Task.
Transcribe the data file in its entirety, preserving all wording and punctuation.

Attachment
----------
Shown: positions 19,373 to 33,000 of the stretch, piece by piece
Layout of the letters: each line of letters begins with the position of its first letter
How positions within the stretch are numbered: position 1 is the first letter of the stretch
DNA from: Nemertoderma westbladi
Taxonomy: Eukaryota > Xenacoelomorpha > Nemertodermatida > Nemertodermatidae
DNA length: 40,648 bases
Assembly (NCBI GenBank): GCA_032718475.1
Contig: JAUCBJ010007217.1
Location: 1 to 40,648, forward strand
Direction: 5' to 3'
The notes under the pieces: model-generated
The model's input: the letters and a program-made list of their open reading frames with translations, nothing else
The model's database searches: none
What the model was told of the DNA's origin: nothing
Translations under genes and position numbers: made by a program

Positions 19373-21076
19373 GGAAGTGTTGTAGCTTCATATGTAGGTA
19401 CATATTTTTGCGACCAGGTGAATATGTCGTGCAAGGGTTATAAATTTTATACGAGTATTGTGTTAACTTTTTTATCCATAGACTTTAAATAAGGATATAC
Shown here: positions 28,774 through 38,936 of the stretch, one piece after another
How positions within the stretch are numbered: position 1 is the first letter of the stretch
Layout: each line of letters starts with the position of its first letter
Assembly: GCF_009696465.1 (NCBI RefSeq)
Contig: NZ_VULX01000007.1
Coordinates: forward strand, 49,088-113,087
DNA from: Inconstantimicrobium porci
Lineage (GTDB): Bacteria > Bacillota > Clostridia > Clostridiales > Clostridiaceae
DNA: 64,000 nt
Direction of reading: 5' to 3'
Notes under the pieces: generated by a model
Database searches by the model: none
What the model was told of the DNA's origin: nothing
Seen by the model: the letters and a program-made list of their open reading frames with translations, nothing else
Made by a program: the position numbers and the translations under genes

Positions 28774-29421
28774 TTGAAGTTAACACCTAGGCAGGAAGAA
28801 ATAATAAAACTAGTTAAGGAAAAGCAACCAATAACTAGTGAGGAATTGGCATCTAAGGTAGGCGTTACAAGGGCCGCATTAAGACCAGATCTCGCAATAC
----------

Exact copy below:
Shown: positions 19,373 to 33,000 of the stretch, piece by piece
Layout of the letters: each line of letters begins with the position of its first letter
How positions within the stretch are numbered: position 1 is the first letter of the stretch
DNA from: Nemertoderma westbladi
Taxonomy: Eukaryota > Xenacoelomorpha > Nemertodermatida > Nemertodermatidae
DNA length: 40,648 bases
Assembly (NCBI GenBank): GCA_032718475.1
Contig: JAUCBJ010007217.1
Location: 1 to 40,648, forward strand
Direction: 5' to 3'
The notes under the pieces: model-generated
The model's input: the letters and a program-made list of their open reading frames with translations, nothing else
The model's database searches: none
What the model was told of the DNA's origin: nothing
Translations under genes and position numbers: made by a program

Positions 19373-21076
19373 GGAAGTGTTGTAGCTTCATATGTAGGTA
19401 CATATTTTTGCGACCAGGTGAATATGTCGTGCAAGGGTTATAAATTTTATACGAGTATTGTGTTAACTTTTTTATCCATAGACTTTAAATAAGGATATAC
Shown here: positions 28,774 through 38,936 of the stretch, one piece after another
How positions within the stretch are numbered: position 1 is the first letter of the stretch
Layout: each line of letters starts with the position of its first letter
Assembly: GCF_009696465.1 (NCBI RefSeq)
Contig: NZ_VULX01000007.1
Coordinates: forward strand, 49,088-113,087
DNA from: Inconstantimicrobium porci
Lineage (GTDB): Bacteria > Bacillota > Clostridia > Clostridiales > Clostridiaceae
DNA: 64,000 nt
Direction of reading: 5' to 3'
Notes under the pieces: generated by a model
Database searches by the model: none
What the model was told of the DNA's origin: nothing
Seen by the model: the letters and a program-made list of their open reading frames with translations, nothing else
Made by a program: the position numbers and the translations under genes

Positions 28774-29421
28774 TTGAAGTTAACACCTAGGCAGGAAGAA
28801 ATAATAAAACTAGTTAAGGAAAAGCAACCAATAACTAGTGAGGAATTGGCATCTAAGGTAGGCGTTACAAGGGCCGCATTAAGACCAGATCTCGCAATAC